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Family holidays have changed so much since we made our first trek over to Cornwall when Talitha was three months old. For one thing, we somehow manage to take less stuff as a family of four than we did back then as a family of three. But when we got ready for our most recent trip, Talitha’s desire and ability to be involved is what really stood out for me. Aged almost four, we really want to foster her independence and give her opportunities to develop responsibility. Planning for a

I’ve mentioned before that Talitha can be rather, um, selective in her eating. I’m not sure that really conveys the level of frustration I feel about a lot of our meals but I’ve had to let it go. Bit by bit, she is branching out on her own. She recently decided to add sausages and, off and on, beans to the list of things she will eat so I’ve been keen to try recipes that incorporate these. Thinking about it, I hadn’t made Mexican sausage and bean chilli in yonks

“Oh, I love Mammoth. I killed one just earlier today,” said my sister-in-law to the Neanderthal pair. “This one – she will make a good wife for you,” said the female Neanderthal to the male. I sat on the floor with them, without a witty prehistoric comment to make. Full of cold, admittedly low on facts and theories and a bit heady from the glass of wine I’d just had, I was more than a little taken off guard by my SIL’s enthusiasm for this game. We were “Speed Dating

Up until now, I haven’t been able to think that much about travel around Europe. Needing to apply for a visa to go anywhere has been rather effective at keeping my wanderlust at bay. But now that I’m applying for UK citizenship, well, it feels like the world has opened right up. We’re starting to daydream together about where we might go and what we might do. I think Spain would be such a great place to visit as a family, especially Sevilla. I keep hearing how child-inclusive everything is

A couple of weekends ago, we were invited to review a Park Resorts holiday site. We chose Carmarthen Bay in Wales because it’s only a two-hour drive from where we live in Bristol. We drove there on the Friday night with a quick stop at the big Morrisons in Llanelli because, despite Park Resorts reminding us a million times that we needed to bring towels, we still somehow forgot. When we got there, we were truly impressed with the caravan. It was massive; certainly big enough for six people as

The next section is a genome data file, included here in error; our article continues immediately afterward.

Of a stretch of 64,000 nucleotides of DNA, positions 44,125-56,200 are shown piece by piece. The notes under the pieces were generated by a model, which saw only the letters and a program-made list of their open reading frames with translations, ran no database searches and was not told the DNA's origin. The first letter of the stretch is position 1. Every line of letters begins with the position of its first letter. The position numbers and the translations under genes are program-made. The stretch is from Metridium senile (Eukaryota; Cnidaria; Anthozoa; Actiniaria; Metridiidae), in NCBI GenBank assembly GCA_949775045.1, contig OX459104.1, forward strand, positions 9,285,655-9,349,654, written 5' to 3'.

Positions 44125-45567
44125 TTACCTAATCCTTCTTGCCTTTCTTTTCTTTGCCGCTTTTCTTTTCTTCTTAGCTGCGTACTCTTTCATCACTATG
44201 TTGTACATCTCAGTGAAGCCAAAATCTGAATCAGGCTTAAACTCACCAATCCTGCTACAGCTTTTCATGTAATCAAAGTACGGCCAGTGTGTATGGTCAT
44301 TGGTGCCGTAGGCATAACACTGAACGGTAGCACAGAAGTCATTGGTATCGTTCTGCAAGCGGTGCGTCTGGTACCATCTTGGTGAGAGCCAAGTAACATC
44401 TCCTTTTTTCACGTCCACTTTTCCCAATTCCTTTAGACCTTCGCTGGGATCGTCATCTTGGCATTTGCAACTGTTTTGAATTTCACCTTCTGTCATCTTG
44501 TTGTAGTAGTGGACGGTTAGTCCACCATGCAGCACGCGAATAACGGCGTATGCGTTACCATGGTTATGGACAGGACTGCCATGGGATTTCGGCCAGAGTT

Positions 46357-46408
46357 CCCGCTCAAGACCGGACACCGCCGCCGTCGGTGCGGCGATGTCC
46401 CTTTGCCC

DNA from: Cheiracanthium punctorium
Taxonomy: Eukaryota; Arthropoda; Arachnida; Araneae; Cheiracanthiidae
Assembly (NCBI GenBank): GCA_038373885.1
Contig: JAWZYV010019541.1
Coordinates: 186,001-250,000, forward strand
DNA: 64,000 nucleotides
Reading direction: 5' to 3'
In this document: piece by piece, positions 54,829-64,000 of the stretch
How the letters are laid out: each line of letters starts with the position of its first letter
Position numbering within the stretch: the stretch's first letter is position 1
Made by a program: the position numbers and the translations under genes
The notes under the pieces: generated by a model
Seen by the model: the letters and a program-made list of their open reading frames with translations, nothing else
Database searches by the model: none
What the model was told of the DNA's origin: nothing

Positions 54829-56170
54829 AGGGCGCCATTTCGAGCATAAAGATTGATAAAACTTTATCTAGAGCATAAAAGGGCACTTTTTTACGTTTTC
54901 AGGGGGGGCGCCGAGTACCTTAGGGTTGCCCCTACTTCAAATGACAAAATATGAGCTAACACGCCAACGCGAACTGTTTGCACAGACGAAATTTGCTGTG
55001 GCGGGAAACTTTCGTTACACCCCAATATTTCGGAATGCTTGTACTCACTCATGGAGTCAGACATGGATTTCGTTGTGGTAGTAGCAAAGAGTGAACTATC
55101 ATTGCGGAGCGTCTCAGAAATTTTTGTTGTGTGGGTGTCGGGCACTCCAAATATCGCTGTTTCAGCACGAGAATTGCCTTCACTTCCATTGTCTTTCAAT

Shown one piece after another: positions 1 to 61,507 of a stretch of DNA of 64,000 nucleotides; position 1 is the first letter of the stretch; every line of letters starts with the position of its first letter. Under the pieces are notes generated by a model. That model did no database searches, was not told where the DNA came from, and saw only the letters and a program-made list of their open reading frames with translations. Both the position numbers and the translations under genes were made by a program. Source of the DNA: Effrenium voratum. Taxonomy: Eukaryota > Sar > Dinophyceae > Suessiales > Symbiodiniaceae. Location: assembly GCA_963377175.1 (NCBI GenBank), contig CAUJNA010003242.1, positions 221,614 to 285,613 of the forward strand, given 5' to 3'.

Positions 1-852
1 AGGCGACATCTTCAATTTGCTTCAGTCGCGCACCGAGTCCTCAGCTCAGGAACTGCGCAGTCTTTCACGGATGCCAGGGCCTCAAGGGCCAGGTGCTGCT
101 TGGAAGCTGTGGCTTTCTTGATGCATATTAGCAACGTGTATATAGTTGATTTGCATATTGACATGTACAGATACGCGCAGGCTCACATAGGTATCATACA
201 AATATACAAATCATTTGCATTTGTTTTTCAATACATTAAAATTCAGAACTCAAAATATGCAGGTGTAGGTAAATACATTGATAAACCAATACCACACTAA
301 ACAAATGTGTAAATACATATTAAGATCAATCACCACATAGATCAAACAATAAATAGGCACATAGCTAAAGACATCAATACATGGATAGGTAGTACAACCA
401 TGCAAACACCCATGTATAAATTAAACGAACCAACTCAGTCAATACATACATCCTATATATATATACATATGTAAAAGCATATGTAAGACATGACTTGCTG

A few weeks ago, Laurence’s parents treated the family to lunch at Hauser & Wirth Somerset, in Bruton, to celebrate a birthday. It’s a modern art gallery and restaurant with a truly exciting garden. I’d love to visit again for the garden alone. I don’t feel like I fully took it in and so much thought has gone into what to plant where. Laurence and his brothers went to school in Bruton and it amuses the family no end that what they’ve known as a somewhat sleepy little Somerset town

With Halloween, Bonfire Night and (dare I mention it?) Christmas on their way, this is the time of year to get our DSLR cameras off their automatic settings and work on our night photography. So, the invitation to attend a photography workshop put on by Transun, a tour operator that takes groups up to see the Northern Lights and organises family trips to Lapland, was well-timed. Here’s the quick and dirty for taking better photos at night: 1. Use a tripod You absolutely want to keep your camera still. Even

OK, so it’s not quite the depths of Autumn yet but we are a week in. The weather is taking a distinct turn and we thought we better sneak a family camping trip in before it gets really cold. We’d chatted with a friend about our families camping together in the summer but the holidays being what they are (too busy, as usual), it didn’t happen. I’m so glad we decided to go this past weekend instead of ditching the plan altogether. Laurence found this sweet camping spot, the organic

I love having a nose around hotels. I suppose there’s a sort of escapism in that, maybe a little daydreaming too. I’m actually not very well traveled so haven’t stayed in that many (though maybe more than some). We had a great time staying at Sanctuary Villas Resort in Tobago recently, though, so in case you’re a bit like me, I thought I’d show you around. The resort is a short distance from Mount Irvine beach, great for surfing, which is all Tobago means to Laurence. We stayed in the

OK, so not really farming, but Talitha and I had great fun a few weeks ago going along to an early years cookery class at The Community Farm in the Chew Valley between Bristol and Bath. The fact that we’d chosen possibly the wettest day of the year to go didn’t wreck our time at all. Rather, it reminded me of how important it is that we continue to get outdoors in all sorts of weather. We went along with Jess and Cherry from Along Came Cherry – a treat

I don’t know what to say we’re doing when we book a trip to Trinidad and Tobago. I was born and raised there, so for most of the nine years I’ve been living in England, I’ve called it “home”. We’ve just got back from two weeks there and it felt strange to tell friends beforehand that we were “going home”. My children hardly know the place and I’ve no idea whether they’ll ever live there. Laurence is from the West Country. T&T is certainly not his home. I moved here

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